So it finally happened, and I wasn’t prepared.
I work in retail management and I usually only go on the register to back up. Last week, we had a rush and I opened up an extra register to get the line down. I had one customer left before I was going to get off. It was a girl who looked to be in her late teens, and she was with her brother and her mom.
As she put her purchase on the counter, we made eye contact and I was shocked to see that she had eyes that looked like mine! I was pretty sure it was BPES, but I didn’t want to stare too closely. She kind of looked at me too, as if she was checking out my eyes, and her mom and brother kind of stared and smiled at me.
I had always thought that if I ran into someone who looked like they had BPES, I would say something. But in the moment, I kind of froze, and I think the girl did too. I realized that I didn’t know what to say. What if I said, “Hey do you have BPES?” and she didn’t! I would feel badly if she just had unique eyes and I made an assumption about her. I feel as though having BPES has made me sensitive to people staring and asking questions. I was curious, but I wouldn’t want to make her feel bad.
Now that the interaction is over and I have had time to reflect, I do regret not saying anything, but I decided to prepare in case it ever happens again. I was thinking I could have just asked her if she had ever heard of BPES, and that might have been a way to start a conversation. I am also going to try to think of a few other “ice breakers.” That way if I ever find myself in this situation again, I will already know what to say.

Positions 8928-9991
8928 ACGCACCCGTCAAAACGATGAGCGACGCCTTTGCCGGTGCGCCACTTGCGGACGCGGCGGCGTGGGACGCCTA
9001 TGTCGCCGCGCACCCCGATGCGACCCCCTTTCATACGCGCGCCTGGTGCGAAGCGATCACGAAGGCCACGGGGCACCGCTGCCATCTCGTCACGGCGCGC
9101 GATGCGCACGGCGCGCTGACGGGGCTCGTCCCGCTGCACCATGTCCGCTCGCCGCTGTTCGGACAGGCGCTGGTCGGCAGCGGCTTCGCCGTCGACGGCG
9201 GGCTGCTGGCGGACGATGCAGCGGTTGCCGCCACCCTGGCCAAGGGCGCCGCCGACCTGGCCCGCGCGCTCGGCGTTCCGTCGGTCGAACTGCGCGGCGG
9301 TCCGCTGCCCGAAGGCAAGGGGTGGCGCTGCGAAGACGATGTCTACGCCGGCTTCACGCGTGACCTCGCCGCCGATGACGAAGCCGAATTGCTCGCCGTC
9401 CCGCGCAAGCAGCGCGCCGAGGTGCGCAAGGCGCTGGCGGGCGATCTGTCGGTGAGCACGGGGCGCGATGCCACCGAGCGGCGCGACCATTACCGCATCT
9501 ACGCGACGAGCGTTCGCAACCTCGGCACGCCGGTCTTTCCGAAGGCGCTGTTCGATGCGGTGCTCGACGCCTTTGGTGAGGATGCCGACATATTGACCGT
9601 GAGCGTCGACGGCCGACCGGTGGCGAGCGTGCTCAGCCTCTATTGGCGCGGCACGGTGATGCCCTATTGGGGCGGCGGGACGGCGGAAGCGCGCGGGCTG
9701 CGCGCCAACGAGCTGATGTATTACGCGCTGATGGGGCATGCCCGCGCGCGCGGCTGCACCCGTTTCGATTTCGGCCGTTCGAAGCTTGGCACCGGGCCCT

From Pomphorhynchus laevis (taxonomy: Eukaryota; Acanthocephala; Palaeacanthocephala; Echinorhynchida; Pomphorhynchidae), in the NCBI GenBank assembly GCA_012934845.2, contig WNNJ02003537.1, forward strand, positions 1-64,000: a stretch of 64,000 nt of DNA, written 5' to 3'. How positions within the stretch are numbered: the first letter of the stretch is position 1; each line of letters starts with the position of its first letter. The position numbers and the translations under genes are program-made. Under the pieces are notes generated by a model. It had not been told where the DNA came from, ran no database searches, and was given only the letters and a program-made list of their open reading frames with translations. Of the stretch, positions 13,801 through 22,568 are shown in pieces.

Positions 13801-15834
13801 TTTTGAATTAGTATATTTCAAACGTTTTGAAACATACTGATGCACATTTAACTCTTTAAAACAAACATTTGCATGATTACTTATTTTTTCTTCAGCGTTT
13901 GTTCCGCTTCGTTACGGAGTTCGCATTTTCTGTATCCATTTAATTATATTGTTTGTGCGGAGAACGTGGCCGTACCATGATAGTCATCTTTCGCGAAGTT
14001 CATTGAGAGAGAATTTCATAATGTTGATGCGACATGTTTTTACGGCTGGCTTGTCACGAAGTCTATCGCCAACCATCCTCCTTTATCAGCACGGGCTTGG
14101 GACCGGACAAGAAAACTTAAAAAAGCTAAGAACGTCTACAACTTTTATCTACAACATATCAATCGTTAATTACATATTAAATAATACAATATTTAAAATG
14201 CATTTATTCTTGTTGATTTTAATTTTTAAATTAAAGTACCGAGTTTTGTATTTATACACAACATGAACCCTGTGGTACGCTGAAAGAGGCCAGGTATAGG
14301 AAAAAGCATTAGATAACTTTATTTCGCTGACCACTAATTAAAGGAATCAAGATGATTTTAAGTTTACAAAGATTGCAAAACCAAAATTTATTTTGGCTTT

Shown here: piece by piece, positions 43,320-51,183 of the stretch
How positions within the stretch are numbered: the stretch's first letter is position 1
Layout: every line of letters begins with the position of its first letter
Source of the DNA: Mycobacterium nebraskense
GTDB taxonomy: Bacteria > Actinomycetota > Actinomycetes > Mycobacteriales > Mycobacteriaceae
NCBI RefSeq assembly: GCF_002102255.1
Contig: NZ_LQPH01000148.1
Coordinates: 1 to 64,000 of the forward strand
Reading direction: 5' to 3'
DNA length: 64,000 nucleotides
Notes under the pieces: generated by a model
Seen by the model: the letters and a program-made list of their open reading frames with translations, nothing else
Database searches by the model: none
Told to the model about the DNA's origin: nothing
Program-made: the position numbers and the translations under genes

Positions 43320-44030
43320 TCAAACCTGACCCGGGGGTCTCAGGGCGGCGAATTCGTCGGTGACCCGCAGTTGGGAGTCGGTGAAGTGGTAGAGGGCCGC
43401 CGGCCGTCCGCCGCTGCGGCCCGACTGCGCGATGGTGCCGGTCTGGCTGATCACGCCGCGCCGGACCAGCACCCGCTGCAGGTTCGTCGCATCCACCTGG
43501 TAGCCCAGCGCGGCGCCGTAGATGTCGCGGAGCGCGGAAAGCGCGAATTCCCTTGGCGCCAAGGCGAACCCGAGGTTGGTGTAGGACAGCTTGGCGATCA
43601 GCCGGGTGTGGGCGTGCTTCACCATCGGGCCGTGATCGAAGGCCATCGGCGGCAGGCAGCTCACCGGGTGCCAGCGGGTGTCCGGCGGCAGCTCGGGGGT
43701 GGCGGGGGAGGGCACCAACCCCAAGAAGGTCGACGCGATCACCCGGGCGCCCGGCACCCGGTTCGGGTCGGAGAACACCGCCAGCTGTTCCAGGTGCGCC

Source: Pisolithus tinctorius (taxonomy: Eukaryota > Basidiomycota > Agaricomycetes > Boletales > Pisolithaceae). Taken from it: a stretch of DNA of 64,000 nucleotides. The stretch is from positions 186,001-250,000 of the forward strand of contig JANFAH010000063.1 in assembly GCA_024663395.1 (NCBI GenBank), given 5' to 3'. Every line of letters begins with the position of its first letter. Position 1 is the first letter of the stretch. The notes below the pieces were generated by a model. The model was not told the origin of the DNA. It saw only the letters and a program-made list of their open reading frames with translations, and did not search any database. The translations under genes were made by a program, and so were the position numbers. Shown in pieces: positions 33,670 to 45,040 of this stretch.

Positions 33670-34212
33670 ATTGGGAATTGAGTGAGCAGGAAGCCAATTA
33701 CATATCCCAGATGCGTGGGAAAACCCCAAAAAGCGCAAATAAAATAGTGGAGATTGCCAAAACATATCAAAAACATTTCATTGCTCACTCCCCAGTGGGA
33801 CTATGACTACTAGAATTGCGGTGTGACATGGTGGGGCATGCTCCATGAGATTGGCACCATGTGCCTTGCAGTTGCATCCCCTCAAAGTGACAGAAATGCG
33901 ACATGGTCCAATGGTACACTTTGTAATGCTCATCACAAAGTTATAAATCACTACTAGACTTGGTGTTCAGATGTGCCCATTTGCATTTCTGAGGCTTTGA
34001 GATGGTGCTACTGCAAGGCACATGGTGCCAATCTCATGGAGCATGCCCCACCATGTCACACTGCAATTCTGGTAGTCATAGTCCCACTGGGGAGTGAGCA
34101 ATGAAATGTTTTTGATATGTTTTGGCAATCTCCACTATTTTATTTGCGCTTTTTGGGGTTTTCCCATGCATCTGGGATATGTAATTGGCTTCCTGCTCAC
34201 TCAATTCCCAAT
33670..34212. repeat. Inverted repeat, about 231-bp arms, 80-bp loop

A few years ago I wanted to really push myself outside of my comfort zone, so I signed up for a sprint triathlon. It ended up being an amazing experience! Along the way with my training, I realized that I love swimming. As a kid I always loved being in the water, whether that was the ocean, a pond, a lake, a pool, or (admittedly naked) in a large mud puddle! It can be tricky sometimes as an adult to sift through what you actually love as a person, versus fleeting interests you enjoyed just because you were a child. We grow and change over time as well, so it can be hard to gauge which childhood interests still hold true. However, looking back to what brought you joy as a child can offer great insights into what will bring you joy as an adult. Training for my triathlon helped me realize that my love of water and swimming as a kid is core to who I am. I am so much happier when I am in the water, even though I am an earth sign! Now that I know this, I am able to craft my free time and hobbies around swimming. It is such a happiness boost!